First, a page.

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Babe RuthI recently picked up a book titled Baseball’s Golden Age: The Photographs of Charles Conlon.  It is, as it says, a book of photos of baseball players from the first part of the 20th century.  The photos are all black and white and give the players a grim, rough edge.  Not that they needed the help.

From the time I was a kid I was always interested in baseball from the turn of the century.  I read all sorts of books on my heroes and we had an old souvenir-like program from the 40’s that had many of these same photos with short stories and stats of many of these players.  I spent hours and hours looking at these faces and names until they took on a talisman-like quality in my mind.  Guys like Nap LaJoie, Rabbit Maranville, Wee Willie  Keeler, Cy Young and on and on.  In reality, many of these guys probably wouldn’t shine in today’s game but in my mind they were magic.Ty Cobb

Of course, there was a hierarchy.  Shown above, the Bambino, Babe Ruth, was the king.  An actual Sultan of Swat accompanied by his prince, the steady Iron Horse, Lou Gehrig.  Then there was the nasty tempered Ty Cobb, the Georgia Peach, shown here in one of the most famous of baseball photos of its time.  Renowned for sharpening his spikes and using them on waiting fielders as he stole numerous bases, Cobb was always bitter over Ruth’s dominance of the spotlight.

These players always really stuck out in my mind because of the images and stories I encountered as a kid.  They were brawny and raw looking.  They drank hard.  They fought.  They had a hardened mythic look in their gray wool uniforms.  They didn’t look like the players of my youth.  In the 70’s baseball started to be played in awful multi-purpose stadiums with hard artificial turf surfaces, vast cold edifices that sapped all of the organic quality from the game.  The uniforms were evolving as well.  The 70’s brought these stretchy polyester space suits that only added to the artificial feel of the stadiums.  I always think of Willie Stargell, a large first baseman for the Pirates with a big personality who would’ve fit in well with my old-timers) in this god-awful form-fitting spacesuit.  He looked ridiculous.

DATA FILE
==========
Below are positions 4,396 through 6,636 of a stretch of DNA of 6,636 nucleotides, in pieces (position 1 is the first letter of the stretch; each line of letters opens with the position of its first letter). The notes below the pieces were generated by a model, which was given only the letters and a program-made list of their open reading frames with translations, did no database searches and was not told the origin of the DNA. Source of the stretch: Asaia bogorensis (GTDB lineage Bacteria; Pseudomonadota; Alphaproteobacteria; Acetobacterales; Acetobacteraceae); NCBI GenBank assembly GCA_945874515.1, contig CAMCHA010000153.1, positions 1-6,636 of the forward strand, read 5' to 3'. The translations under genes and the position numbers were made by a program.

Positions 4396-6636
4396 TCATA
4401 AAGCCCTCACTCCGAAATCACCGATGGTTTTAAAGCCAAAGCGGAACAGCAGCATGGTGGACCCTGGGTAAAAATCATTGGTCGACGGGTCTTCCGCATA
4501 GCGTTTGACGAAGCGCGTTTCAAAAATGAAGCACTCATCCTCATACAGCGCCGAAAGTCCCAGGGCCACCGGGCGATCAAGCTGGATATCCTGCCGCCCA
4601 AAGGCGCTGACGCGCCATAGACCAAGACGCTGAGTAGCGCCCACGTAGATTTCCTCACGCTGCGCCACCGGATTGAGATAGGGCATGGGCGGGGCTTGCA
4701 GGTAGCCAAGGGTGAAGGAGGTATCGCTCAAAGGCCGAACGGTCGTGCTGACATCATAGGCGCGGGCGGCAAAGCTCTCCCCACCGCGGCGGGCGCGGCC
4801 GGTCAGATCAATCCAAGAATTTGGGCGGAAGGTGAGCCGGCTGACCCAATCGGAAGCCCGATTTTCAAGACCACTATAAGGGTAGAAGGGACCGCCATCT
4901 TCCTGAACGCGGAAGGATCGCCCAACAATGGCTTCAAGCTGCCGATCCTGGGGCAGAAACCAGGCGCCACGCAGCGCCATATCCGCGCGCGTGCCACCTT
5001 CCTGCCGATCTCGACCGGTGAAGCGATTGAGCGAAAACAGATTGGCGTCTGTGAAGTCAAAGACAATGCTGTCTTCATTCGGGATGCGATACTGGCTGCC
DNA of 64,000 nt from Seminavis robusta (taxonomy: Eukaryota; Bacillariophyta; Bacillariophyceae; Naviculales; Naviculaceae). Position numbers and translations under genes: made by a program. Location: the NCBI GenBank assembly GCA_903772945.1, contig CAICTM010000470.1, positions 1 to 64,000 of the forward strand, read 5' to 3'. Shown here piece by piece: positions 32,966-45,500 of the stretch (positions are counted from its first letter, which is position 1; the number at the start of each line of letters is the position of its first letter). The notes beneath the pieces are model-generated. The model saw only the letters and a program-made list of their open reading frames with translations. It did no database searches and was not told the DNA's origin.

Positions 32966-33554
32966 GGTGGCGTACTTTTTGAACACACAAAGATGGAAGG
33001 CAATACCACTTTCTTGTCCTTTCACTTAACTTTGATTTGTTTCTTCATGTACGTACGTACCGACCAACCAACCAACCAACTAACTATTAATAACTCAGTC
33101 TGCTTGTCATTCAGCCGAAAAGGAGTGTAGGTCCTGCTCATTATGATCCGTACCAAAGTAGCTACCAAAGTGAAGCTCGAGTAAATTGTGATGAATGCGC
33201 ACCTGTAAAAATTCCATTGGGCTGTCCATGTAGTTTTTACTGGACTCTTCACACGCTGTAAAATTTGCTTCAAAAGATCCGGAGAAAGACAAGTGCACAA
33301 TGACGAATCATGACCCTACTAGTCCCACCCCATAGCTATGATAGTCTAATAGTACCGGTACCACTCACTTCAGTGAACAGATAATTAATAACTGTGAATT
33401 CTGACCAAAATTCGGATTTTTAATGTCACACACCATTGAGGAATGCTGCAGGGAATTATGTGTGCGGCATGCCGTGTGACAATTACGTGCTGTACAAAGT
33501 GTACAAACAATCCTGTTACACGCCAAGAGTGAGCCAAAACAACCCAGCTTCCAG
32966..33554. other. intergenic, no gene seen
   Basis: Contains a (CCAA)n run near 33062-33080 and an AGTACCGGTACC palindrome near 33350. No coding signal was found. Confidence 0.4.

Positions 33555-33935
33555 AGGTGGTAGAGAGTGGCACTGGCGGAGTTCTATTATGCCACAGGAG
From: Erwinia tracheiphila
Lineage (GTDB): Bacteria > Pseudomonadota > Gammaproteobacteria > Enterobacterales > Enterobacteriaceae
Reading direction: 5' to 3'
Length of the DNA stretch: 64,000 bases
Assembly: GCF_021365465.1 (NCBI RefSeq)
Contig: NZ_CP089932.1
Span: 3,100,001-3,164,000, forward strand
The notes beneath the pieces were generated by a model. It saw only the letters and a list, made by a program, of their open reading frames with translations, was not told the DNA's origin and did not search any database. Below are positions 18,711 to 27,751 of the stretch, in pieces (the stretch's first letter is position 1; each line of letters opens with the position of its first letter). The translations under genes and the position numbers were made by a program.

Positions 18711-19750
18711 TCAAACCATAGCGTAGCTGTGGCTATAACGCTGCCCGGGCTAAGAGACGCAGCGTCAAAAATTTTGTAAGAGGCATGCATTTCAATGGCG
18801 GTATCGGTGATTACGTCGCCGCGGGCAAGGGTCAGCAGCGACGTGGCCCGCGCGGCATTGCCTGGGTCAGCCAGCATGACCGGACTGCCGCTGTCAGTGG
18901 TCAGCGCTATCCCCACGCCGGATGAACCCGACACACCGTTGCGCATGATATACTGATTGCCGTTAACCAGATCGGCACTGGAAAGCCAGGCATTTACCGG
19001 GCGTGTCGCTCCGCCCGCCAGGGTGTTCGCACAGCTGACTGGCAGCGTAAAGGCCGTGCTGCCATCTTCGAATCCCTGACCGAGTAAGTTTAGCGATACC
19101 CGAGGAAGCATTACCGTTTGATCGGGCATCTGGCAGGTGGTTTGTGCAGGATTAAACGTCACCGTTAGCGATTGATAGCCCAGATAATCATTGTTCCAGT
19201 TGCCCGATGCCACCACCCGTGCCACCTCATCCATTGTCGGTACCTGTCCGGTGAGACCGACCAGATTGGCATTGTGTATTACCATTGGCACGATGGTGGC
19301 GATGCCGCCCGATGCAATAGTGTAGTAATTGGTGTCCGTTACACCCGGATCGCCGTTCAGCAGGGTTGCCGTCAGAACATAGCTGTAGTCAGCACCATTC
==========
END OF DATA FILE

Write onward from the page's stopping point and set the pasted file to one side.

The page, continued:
Walter Johnson The Big TrainIt was easy at that time to drift away from the game that had provided so much magic when I was young.  I stayed away for almost twenty years, barely checking the races or stats.  I have a huge hole in my knowledge of the game from the 80’s and early 90’s.  The return of smaller stadiums built to fit baseball saw a rebirth but it was the Yankees that brought me back.  I had grown up despising the Yanks ( the voice of their announcer Phil Rizzuto was like fingernails on a chalkboard to me) but this team in the 90’s was a throwback.  They had grit.  They fought. They made plays that became mythic.  They made me feel like I was 9 years old again, reading the wonderful hyperbole of the old sportswriters as they made mighty pronouncements about the exploits of the Bambino.  Baseball was magic again.

So leafing through this book rekindled many memories.  With that I leave you with a short piece of film that simply shows the great Big Train,  Walter Johnson, throwing. I saw a part of this on Ken Burns’ wonderful documentary series on the game and was mesmerized by his extraordinarily long arms and the whipping action his arms.  There is a kind of poetic beauty in the motion.

Maybe that’s the poetry of baseball that people talk of…

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